8.GGE/M said that the Government had received only two applications for use of pyrotechnics in film shooting since the implementation of the regulatory system in 1993. The first application was not approved due to insufficient information provided. The second one had been processed to the stage of granting approval but was withdrawn by the film company concerned. The Deputy Chairman said that, to his knowledge, the film company which handed in the second application had employed a pyrotechnician who held overseas qualifications to run the special effects. Basing on the pyrotechnician's qualifications, the Mines and Quarries Division would likely approve the application. However, owing to the lengthy processing time, the pyrotechnician could not stay in Hong Kong to wait for the approval of the permit. The film company therefore withdrew the application although pyrotechnics were still used in film shooting. The Deputy Chairman considered the situation unsatisfactory and urged the Government to address the problem in order to ensure public safety and to facilitate film-shooting. He considered that local film workers engaged in the use of explosives or pyrotechnics were experienced in running the special effects, and that the Government should give due recognition to their experience in considering these applications.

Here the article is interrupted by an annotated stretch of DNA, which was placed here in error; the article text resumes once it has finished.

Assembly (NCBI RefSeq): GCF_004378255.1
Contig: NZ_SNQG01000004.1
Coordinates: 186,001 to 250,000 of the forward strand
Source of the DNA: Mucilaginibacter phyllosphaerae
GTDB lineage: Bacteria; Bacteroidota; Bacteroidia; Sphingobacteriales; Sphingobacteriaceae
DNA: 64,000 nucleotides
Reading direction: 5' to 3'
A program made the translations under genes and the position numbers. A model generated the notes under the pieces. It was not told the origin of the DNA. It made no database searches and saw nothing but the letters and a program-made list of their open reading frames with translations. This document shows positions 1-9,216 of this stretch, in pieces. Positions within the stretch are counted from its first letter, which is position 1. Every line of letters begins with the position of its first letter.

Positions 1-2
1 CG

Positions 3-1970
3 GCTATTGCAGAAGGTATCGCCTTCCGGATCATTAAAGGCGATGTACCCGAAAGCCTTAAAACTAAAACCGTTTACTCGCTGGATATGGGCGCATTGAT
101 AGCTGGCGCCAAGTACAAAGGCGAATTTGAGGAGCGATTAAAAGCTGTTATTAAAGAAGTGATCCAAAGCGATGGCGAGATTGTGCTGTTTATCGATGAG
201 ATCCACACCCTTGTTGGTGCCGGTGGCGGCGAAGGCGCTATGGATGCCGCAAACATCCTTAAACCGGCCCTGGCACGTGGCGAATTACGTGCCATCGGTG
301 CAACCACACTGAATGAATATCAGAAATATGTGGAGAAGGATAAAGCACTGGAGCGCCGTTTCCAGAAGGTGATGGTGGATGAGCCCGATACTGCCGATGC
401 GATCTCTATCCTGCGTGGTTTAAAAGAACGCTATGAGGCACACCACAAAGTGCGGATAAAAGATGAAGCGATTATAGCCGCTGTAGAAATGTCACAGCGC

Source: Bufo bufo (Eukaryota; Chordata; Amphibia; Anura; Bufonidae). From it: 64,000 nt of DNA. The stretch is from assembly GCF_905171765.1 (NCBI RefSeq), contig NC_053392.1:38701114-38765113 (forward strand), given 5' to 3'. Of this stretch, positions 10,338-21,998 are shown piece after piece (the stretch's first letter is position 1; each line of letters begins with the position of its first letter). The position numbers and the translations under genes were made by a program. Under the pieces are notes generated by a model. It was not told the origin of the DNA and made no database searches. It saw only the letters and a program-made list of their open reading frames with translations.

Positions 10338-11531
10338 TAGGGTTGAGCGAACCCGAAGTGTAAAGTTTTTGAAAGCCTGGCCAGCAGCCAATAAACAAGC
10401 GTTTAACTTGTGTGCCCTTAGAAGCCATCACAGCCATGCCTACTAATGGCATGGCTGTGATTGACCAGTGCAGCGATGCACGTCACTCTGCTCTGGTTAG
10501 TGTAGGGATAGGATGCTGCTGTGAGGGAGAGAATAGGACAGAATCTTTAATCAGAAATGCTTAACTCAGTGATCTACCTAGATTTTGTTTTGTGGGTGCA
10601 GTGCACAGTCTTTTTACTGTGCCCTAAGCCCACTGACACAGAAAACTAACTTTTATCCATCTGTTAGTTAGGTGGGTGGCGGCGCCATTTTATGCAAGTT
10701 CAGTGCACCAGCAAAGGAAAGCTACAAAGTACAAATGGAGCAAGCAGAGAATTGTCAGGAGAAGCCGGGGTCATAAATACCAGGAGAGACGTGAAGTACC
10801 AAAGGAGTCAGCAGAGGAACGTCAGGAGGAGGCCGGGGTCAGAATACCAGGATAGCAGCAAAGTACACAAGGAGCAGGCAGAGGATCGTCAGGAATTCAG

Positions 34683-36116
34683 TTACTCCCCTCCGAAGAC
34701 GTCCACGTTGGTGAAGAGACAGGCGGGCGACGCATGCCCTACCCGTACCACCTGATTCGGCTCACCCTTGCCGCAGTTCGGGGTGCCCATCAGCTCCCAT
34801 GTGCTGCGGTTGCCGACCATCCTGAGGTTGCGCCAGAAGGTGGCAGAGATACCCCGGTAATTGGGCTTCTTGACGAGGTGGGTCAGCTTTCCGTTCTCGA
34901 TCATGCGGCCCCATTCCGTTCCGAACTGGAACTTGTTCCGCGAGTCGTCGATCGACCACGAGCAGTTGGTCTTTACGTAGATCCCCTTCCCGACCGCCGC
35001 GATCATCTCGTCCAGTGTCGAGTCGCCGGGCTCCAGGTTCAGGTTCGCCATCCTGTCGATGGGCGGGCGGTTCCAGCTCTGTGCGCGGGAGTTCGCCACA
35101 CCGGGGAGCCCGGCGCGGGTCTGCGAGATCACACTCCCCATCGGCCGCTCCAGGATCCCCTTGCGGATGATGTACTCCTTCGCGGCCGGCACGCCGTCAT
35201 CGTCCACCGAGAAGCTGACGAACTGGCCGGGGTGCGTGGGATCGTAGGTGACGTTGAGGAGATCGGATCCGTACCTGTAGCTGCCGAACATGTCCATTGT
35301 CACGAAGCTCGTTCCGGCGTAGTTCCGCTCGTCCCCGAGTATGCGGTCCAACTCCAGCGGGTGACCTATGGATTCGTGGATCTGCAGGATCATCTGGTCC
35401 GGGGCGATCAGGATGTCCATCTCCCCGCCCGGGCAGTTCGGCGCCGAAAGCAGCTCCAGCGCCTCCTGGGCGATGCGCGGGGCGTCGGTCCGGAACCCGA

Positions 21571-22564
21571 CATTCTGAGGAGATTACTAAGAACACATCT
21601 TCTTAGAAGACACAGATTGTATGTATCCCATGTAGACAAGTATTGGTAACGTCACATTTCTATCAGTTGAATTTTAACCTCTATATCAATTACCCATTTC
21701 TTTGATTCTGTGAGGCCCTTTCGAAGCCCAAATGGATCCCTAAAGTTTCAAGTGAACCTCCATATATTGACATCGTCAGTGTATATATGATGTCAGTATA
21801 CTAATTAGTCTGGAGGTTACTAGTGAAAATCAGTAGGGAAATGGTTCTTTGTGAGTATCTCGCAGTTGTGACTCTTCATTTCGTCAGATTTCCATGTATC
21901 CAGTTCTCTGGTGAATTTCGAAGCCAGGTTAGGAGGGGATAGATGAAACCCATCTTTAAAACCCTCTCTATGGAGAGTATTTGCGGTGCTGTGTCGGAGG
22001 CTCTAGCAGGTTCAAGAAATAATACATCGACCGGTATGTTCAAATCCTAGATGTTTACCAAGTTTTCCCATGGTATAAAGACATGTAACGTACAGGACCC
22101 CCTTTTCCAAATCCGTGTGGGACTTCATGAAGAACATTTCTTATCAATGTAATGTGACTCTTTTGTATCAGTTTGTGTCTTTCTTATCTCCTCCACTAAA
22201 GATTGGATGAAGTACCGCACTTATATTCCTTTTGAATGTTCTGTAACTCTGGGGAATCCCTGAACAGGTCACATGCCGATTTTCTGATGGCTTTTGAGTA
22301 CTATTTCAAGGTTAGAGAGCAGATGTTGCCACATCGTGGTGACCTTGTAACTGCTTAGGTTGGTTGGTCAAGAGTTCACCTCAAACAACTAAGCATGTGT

Involvement of other government departments in processing permit applications

9.At the Chairman's invitation, representatives of the Police, EMSD, FSD and MD briefed members on their involvements in processing permit applications:

  1. The Hong Kong Police Force did not have specific control measures at present in respect of the use of pyrotechnics in shooting films. However, the use of modified firearms and blank ammunition required an exemption permit issued by the Police Licensing Division, and the Police Public Relations Branch had to be informed of the film shooting three working days in advance. The Police were also responsible for investigation of accidents arising from the use of pyrotechnics in film shooting.